The Hunger Project's partners at the Zuza Epicenter in Mozambique are the first of all our epicenters to embrace solar energy as a clean, renewable source of electricity for their epicenter and water system.
Mrs. Bassine Kane has seven children and is the Chair of the Ndiollofen Village Women's Organization in The Hunger Project's Sam Contor Epicenter in Senegal. The results she achieved through her bio sorrel (organic hibiscus) farm helped to influence the local authorities' commitment to award land to other village women's organizations and increased women's access to fertile land.
A young indigenous woman in Peru follows her mother's footsteps as a member of an association of rural women in her community. Through her participation with Chirapaq, THP's partner in Peru, Luz Angelica learns about women's land rights and is able to interact with young indigenous leaders from other countries.
Fayise Dhaabaa is climbing the ladder out of poverty, one rung at a time. Loans from the Microfinance Program at her local epicenter gave her the chance to earn additional income to support her family. Now, after a series of small, smart investments, Fayise's financial future looks brighter than ever, and her whole family is reaping the benefits.
The satisfaction that Ms. Ana Sebastiao Zitha gets from being a financially self-sufficient woman is irreplaceable. With the skills she gained from trainings at her local epicenter, Ms. Zitha learned to take control of her future. And empowerment is contagious: Ms. Zitha now makes one of her epicenter's most motivated animators, passing on what she has learned to others.
Celine Migan was struck by a debilitating injury while still a child. Too often in her society, this sort of handicap casts a dark shadow over the lives of its sufferers, robs them of their abilities, and dooms them to beg in the streets. However, with The Hunger Project in the picture, self-sufficiency and dignity are never far away. Read about how Ms. Migan works with THP-Benin's Microfinance Program to defy grim statistics and succeed every day.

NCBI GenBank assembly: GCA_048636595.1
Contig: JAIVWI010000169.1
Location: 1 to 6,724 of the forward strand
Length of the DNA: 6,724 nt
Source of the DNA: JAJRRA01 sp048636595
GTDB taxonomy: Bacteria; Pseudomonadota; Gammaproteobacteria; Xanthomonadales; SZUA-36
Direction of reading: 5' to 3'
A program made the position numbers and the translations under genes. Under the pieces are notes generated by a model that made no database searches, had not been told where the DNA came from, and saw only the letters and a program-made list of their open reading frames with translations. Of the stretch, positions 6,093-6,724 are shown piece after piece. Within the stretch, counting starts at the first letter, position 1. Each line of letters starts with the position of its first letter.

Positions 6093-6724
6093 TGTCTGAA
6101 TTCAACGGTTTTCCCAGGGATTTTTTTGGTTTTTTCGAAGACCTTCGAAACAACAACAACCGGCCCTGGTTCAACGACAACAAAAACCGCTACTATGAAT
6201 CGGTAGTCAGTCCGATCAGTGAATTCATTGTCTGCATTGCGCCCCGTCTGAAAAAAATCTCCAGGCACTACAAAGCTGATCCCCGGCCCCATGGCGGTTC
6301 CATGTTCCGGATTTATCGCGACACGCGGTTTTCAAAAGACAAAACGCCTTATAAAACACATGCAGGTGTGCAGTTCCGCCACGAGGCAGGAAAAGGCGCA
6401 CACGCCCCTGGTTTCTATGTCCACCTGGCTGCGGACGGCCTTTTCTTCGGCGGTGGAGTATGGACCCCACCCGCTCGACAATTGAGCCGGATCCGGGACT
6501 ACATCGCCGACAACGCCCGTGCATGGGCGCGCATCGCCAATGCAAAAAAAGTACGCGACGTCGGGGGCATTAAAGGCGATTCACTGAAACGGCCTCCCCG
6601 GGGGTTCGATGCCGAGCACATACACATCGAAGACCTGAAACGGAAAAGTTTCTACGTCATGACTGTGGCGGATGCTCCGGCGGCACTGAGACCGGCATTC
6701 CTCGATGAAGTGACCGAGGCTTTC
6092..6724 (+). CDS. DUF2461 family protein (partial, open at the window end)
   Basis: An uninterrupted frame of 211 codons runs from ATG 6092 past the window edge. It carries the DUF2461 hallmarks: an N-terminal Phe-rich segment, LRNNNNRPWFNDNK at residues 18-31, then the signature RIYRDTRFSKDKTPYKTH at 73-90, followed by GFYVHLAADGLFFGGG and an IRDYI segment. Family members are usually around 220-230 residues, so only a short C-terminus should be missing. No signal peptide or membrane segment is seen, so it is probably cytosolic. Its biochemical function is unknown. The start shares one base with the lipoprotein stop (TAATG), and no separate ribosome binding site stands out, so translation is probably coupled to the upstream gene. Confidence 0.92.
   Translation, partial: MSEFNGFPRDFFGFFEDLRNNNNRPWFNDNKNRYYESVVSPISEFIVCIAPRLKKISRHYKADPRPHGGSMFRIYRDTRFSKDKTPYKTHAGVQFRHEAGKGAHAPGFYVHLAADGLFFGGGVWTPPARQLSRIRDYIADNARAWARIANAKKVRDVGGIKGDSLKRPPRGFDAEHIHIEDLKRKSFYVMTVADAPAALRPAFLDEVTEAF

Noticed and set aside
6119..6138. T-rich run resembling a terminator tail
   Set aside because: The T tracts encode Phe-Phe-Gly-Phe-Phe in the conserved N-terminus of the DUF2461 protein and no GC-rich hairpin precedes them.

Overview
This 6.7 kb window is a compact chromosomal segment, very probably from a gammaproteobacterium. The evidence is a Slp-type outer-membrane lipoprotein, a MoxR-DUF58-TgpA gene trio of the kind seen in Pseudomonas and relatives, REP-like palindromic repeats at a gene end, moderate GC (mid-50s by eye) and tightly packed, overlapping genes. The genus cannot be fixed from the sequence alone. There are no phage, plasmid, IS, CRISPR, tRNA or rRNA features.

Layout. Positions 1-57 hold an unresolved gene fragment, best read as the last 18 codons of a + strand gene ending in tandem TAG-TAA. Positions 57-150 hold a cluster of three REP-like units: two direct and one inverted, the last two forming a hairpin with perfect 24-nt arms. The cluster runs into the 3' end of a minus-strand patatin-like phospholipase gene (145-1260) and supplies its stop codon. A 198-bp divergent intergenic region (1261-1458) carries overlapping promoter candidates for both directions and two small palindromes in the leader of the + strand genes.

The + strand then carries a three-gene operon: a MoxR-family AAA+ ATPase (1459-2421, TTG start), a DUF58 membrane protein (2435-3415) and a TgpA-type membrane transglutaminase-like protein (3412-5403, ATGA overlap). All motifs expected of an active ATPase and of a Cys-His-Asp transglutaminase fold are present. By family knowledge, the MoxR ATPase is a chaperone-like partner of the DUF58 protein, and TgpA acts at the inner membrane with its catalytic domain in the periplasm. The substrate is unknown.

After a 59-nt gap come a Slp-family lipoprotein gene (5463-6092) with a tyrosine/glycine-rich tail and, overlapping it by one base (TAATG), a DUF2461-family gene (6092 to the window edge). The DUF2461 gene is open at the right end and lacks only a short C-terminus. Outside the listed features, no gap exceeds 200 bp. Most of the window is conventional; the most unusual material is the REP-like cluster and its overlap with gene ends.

At 47, Vida Osei-Boahene is discovering she has a knack for business. After suffering the ups and downs of susbsistence farming for years, THP-Ghana gave her room to grow. Several smart business moves later, today she is "so proud to say that, I have GH¢ 300 ($211) in my savings
account! I will forever remain thankful to The Hunger Project!"
Comfort Aniniwa was used to the ups and downs of subsistence farming. She was unable to picture a brighter future for herself, or her family. When THP-Ghana gave her the skills, financial freedom and encouragement to start her own business, things started looking up. Now, Miss Comfort Abena Aniniwa is becoming more "comfortable" every day - truly living up to her name!
In early March, the Indian upper legislative body passed a constitutional amendment that would require that women hold 33 percent of seats in federal and state legislative assemblies. If passed into law, this amendment would change the landscape of women's rights in India.
When access to water - a most basic human need - is obstructed, every aspect of development is sabotaged. Yet, when water flows, the effects ripple outward. Families are healthier, more children go to school, agricultural productivity improves and incomes increase. THP works to empower communities to develop new water resources, ensure clean water and improved sanitation, and implement water conservation techniques.